Michael Karlesky

A cabinet of wonders. Minus the cabinet. And possibly the wonders.

April Foolishness Brings May Sleep Deprivation.

It's been a while since I last wrote. You've been languishing without my occasional posts. How can you continue on? I know. I apologize. To make up for it, I'm publishing two — count 'em two — posts today. (Special bonus post: That time I took an office chair on the subway and played like a talk show host.)

When last I left you in April, I was telling you how very much was pressing down on me. I may have underestimated just how bad it was to become. These past six to eight weeks have been the single most stressful of my life. It all ended yesterday. To give you a flavor, I managed a single hour of sleep (actually two half-hour naps) Wednesday night while finishing one last final project before heading off to administer a research study for four hours. It's 3:30 in the afternoon on a Friday, and I am still in my pajamas. I say this with pride. I am about to head out the door to ride my bike down to Coney Island and back.

So what was it like? Well. I made a deal with myself that I wouldn't list everything off until it was all over. This is the first time I'm actually writing it all down. You and I are going to work through this together so that I can process the psychosis I have surely developed.

  • Twenty-one meetings.
  • Two interviews with candidate faculty members.
  • A lab open house and party.
  • A project demonstration at DemoDays.
  • Completing an online course to be cleared and certified for research with human test subjects.
  • Assembling fifteen pages of application for Institutional Review Board approval of my research project.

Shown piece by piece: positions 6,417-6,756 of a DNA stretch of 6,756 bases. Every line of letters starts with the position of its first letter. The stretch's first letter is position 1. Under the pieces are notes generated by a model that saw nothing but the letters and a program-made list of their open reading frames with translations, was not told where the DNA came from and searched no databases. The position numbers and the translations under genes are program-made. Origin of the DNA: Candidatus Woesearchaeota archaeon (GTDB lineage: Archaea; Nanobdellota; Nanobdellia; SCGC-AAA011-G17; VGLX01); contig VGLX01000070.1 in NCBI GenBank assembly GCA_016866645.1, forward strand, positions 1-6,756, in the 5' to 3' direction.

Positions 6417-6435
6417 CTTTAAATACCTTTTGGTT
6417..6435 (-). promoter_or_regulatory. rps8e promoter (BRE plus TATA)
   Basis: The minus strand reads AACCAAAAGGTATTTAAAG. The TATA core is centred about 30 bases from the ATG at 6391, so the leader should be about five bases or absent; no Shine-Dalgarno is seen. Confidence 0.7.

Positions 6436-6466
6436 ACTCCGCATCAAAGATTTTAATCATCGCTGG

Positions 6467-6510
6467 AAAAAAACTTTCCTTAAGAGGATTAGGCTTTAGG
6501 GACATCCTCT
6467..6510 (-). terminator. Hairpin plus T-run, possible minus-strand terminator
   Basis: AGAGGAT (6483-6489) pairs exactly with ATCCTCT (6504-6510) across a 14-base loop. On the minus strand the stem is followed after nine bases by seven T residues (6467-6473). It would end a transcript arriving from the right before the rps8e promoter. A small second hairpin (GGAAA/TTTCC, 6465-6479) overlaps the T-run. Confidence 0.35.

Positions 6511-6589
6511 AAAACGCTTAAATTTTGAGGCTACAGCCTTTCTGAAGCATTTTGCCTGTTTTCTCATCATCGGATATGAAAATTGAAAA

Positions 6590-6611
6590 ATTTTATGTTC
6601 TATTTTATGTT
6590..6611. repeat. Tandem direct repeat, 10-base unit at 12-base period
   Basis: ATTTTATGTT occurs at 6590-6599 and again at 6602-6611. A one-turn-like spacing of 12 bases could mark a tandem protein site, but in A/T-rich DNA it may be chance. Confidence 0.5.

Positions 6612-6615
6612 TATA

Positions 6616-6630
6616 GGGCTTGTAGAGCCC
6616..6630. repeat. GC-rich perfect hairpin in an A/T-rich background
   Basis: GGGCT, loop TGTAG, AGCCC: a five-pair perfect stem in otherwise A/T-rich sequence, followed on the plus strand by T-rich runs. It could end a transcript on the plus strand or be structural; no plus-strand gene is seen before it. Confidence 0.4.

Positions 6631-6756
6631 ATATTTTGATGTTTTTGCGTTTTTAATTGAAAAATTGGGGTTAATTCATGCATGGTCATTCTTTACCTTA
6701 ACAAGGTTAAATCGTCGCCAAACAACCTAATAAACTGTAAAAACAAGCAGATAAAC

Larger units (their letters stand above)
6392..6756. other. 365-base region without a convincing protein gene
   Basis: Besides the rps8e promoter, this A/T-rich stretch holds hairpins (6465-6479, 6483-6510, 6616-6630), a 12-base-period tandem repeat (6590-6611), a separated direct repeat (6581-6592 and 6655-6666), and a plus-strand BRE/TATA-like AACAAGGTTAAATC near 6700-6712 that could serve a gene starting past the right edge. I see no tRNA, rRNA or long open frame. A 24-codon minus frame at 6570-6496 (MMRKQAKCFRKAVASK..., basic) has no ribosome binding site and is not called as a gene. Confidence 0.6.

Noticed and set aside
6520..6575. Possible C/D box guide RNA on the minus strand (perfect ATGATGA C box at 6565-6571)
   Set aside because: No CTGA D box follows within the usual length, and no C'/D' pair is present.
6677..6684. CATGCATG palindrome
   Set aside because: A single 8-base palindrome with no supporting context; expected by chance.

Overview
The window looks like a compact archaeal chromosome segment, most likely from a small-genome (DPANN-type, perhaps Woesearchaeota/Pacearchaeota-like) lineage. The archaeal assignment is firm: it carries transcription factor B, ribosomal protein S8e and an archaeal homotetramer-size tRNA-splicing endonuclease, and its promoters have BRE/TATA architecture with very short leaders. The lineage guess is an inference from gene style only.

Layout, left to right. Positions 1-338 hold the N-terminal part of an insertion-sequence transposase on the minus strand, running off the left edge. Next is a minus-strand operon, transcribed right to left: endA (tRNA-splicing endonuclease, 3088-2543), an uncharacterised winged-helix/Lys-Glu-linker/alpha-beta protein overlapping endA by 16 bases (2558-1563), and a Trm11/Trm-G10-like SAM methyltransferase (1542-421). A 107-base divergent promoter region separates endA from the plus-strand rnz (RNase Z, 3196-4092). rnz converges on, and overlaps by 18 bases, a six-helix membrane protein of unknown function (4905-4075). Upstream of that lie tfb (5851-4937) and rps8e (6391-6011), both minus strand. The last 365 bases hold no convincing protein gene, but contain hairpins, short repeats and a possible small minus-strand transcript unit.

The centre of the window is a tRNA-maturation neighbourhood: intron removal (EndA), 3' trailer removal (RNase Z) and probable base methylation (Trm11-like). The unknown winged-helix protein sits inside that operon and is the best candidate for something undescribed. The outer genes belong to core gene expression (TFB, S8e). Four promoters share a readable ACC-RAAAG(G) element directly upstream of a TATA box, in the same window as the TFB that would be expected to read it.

• Eight separate sessions of a research study with human test subjects for my research project.
  • Configuring and installing an automated video system to record activity for the preceding. I had to build a rig that allowed temporary installation so that it could be installed on a doorway without special permission from facilities.
  • Managing volunteers and scheduling and administering three sessions of a research study for a different research project — that was cancelled and rescheduled five times.
  • Preparing for and leading discussion for a graduate seminar class. It just happened to be the lengthiest (and broadest) material we covered all semester. This was a solo act.
  • Preparing and leading discussion in another graduate class. While this was a group effort, our professor was losing her voice and she tapped me to take her place.
  • Assembling a mini-curriculum for a high school student who will be joining my summer research project as an intern. This included conversations with his teacher and one of his parents (a well respected professor at Poly).
  • Approximately forty-seven hours of class.
  • Ten homework assignments.
  • One midterm project presentation.
  • Two final project presentations.
  • One Artificial Intelligence final exam. That only three of thirty-five students completed on time (I was incredibly close to finshed when I turned mine in).
  • Reading thirty-seven articles, book chapters, and/or academic papers.
  • An Artificial Intelligence final project: 3D animated game of checkers wherein a human player competes against the computer (including extra credit).
  • A twenty-five page final project with thirty references on using an in-air gesture interface for security applications.
  • A final project wherein I programmed an Android mobile phone communicating over USB to a custom motor controller I built from a microcontroller and transistor circuits. Plus six pages of contribution to my team's final paper on the same.